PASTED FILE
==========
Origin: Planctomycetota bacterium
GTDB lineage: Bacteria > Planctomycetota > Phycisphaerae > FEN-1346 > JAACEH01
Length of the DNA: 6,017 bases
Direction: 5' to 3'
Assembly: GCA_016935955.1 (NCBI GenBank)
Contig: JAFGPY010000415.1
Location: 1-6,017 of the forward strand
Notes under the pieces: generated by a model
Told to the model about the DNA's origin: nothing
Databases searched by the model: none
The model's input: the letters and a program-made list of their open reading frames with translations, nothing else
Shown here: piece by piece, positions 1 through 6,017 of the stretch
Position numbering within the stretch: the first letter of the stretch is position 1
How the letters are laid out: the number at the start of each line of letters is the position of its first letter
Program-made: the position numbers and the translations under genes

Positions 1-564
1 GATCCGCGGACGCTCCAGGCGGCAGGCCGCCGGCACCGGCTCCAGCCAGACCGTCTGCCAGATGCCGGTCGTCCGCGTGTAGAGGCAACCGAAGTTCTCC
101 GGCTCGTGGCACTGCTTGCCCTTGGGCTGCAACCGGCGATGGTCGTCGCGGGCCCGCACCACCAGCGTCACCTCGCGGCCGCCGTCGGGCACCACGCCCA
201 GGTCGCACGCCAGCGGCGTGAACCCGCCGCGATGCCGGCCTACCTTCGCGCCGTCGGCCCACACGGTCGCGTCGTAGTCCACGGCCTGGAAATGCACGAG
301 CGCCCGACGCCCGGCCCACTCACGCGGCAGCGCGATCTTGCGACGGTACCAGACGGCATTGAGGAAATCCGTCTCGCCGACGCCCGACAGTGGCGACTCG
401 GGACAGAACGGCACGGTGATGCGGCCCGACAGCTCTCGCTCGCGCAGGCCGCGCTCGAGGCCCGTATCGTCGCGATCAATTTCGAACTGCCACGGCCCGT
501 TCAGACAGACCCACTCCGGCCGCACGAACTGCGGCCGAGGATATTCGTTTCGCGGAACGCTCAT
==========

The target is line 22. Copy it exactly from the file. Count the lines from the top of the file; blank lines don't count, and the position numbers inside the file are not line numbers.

501 TCAGACAGACCCACTCCGGCCGCACGAACTGCGGCCGAGGATATTCGTTTCGCGGAACGCTCAT